Neuropsychological evidence for abnormal neurodevelopment associated with early-onset psychoses

Journal article


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Publication Details

Author list: Bombin I
Publisher: Cambridge University Press (CUP): STM Journals
Publication year: 2013
Volume number: 43
Issue number: 4
Start page: 757
End page: 768
Number of pages: 12
ISSN: 0033-2917
Languages: English-Great Britain (EN-GB)


Abstract

Background The longitudinal neuropsychological study of first-episode
early-onset psychosis (EOP) patients, whose brain maturation is still in
progress at the time of illness onset, provides a unique opportunity to
compare their cognitive development with that of healthy subjects, in
search of specific patterns resulting from the interaction between
neurodevelopmental processes and the presence of psychotic disorders.
Method Seventy-five first-episode EOP patients (schizophrenia nâ =â 35;
bipolar disorder nâ =â 17; other forms of psychosis nâ =â 23) with a
mean age of 15.53 years were assessed with a neuropsychological battery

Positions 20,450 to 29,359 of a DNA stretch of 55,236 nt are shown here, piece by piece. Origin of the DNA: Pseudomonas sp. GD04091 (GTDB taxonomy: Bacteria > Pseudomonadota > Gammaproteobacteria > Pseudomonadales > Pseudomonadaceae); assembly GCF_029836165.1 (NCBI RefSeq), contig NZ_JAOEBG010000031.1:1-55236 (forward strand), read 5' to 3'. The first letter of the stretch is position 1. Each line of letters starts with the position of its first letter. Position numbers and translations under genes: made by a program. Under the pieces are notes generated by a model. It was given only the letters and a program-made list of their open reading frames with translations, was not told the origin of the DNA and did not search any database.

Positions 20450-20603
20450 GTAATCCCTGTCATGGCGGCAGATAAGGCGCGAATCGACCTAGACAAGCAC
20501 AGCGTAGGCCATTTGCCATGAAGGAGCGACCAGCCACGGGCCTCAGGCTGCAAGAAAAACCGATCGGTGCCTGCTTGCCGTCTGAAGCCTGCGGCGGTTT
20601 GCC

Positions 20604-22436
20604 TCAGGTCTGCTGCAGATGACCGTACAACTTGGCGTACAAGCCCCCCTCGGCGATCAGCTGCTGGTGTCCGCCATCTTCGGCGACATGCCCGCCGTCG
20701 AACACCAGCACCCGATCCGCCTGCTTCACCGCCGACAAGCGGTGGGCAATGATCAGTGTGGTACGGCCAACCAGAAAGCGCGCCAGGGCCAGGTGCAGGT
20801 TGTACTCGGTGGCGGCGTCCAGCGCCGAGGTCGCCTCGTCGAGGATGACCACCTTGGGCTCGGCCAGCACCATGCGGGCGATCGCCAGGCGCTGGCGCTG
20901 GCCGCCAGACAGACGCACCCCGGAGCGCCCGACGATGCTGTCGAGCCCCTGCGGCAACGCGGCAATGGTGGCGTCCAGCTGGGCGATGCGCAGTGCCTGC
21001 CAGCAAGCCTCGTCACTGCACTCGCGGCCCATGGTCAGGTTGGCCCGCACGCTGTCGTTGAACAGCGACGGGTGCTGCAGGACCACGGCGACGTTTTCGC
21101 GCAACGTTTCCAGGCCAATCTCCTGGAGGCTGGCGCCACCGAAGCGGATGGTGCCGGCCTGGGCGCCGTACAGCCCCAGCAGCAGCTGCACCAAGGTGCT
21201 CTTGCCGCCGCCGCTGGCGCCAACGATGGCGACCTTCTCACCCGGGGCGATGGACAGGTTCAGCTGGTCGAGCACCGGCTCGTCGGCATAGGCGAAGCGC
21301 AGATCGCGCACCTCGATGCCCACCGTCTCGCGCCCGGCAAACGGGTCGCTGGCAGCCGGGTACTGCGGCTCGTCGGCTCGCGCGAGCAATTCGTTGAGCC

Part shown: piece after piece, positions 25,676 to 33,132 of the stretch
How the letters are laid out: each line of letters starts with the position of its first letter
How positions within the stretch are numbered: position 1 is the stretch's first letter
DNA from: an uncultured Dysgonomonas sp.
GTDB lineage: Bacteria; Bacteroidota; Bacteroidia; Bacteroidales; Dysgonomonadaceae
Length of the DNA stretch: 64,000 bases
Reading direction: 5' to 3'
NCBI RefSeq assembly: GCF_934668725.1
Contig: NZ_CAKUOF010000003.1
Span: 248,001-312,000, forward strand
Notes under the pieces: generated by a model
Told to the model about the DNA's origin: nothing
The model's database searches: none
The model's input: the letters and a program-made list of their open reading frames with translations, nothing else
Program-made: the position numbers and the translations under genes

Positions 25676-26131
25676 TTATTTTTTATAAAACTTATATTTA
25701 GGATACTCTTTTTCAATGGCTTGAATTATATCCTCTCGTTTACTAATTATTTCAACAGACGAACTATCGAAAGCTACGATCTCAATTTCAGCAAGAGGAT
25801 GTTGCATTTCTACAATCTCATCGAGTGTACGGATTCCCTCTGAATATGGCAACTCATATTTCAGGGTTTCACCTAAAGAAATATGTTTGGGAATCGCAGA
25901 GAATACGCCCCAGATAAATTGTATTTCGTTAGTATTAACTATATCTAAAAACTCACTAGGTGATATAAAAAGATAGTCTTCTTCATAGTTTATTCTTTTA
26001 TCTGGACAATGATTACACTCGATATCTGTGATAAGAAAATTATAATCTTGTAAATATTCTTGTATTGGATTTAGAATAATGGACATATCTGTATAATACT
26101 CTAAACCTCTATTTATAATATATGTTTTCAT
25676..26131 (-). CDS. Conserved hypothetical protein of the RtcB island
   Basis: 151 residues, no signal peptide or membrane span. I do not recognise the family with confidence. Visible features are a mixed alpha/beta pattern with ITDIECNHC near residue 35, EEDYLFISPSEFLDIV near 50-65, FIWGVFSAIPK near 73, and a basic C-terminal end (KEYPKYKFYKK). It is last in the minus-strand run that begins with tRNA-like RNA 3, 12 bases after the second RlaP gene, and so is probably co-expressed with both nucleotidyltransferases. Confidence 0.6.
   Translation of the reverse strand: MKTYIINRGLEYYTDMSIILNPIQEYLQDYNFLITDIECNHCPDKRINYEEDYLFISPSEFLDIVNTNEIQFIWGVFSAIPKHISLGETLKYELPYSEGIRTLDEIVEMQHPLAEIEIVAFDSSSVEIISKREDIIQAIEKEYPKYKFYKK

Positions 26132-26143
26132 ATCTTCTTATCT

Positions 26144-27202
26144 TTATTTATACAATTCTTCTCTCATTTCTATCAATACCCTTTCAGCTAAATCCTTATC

that included measures of attention, working memory, memory and
executive functions within 6 months following the onset of the first
psychotic symptom (baseline) and 2 years later. Psychotic symptoms were
assessed at both times with the Positive and Negative Symptom Scale
(PANSS). Seventy-nine healthy subjects matched for age and education
served as controls. Results EOP patients showed significant cognitive
impairment at both baseline and the 2-year follow-up, with no
significant differences between diagnostic groups at either time. Both
healthy controls and EOP patients improved in all cognitive measures,
except for patient working memory. Improvement in patient attention lost
significance after controlling for psychotic symptom reduction. No
significant time/diagnosis interaction was found among patients (pâ
>â 0.405). Conclusions Cognitive impairment in EOP is already present
at the first episode, and cognitive development seems to be arrested
early in EOP patients compared to their healthy peers, at least for some
cognitive functions. These and previous similar results support the
neurodevelopmental hypothesis of psychosis.


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Last updated on 2019-13-08 at 00:45